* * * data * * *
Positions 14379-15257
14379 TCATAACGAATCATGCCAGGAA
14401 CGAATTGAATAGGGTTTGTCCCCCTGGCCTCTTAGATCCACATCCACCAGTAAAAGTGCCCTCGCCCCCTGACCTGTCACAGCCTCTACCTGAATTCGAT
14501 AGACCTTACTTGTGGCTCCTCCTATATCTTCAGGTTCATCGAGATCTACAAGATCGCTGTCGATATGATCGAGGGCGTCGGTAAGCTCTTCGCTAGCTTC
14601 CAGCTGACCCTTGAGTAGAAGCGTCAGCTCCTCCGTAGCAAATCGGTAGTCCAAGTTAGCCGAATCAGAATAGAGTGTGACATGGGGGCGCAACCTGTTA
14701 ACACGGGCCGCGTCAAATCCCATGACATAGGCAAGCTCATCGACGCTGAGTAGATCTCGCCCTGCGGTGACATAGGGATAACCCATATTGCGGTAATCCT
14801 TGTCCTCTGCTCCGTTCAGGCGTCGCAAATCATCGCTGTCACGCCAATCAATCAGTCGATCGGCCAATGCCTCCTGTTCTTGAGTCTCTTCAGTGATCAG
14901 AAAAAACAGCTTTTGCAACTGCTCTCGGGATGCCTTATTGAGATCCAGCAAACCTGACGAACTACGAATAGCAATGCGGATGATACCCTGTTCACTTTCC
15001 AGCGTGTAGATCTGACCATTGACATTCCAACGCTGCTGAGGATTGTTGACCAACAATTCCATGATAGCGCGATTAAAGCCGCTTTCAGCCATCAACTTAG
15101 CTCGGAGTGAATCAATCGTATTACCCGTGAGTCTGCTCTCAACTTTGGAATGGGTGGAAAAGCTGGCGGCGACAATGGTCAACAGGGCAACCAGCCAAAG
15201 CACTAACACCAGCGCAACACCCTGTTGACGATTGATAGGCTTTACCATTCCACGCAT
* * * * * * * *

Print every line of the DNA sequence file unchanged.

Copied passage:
Positions 14379-15257
14379 TCATAACGAATCATGCCAGGAA
14401 CGAATTGAATAGGGTTTGTCCCCCTGGCCTCTTAGATCCACATCCACCAGTAAAAGTGCCCTCGCCCCCTGACCTGTCACAGCCTCTACCTGAATTCGAT
14501 AGACCTTACTTGTGGCTCCTCCTATATCTTCAGGTTCATCGAGATCTACAAGATCGCTGTCGATATGATCGAGGGCGTCGGTAAGCTCTTCGCTAGCTTC
14601 CAGCTGACCCTTGAGTAGAAGCGTCAGCTCCTCCGTAGCAAATCGGTAGTCCAAGTTAGCCGAATCAGAATAGAGTGTGACATGGGGGCGCAACCTGTTA
14701 ACACGGGCCGCGTCAAATCCCATGACATAGGCAAGCTCATCGACGCTGAGTAGATCTCGCCCTGCGGTGACATAGGGATAACCCATATTGCGGTAATCCT
14801 TGTCCTCTGCTCCGTTCAGGCGTCGCAAATCATCGCTGTCACGCCAATCAATCAGTCGATCGGCCAATGCCTCCTGTTCTTGAGTCTCTTCAGTGATCAG
14901 AAAAAACAGCTTTTGCAACTGCTCTCGGGATGCCTTATTGAGATCCAGCAAACCTGACGAACTACGAATAGCAATGCGGATGATACCCTGTTCACTTTCC
15001 AGCGTGTAGATCTGACCATTGACATTCCAACGCTGCTGAGGATTGTTGACCAACAATTCCATGATAGCGCGATTAAAGCCGCTTTCAGCCATCAACTTAG
15101 CTCGGAGTGAATCAATCGTATTACCCGTGAGTCTGCTCTCAACTTTGGAATGGGTGGAAAAGCTGGCGGCGACAATGGTCAACAGGGCAACCAGCCAAAG
15201 CACTAACACCAGCGCAACACCCTGTTGACGATTGATAGGCTTTACCATTCCACGCAT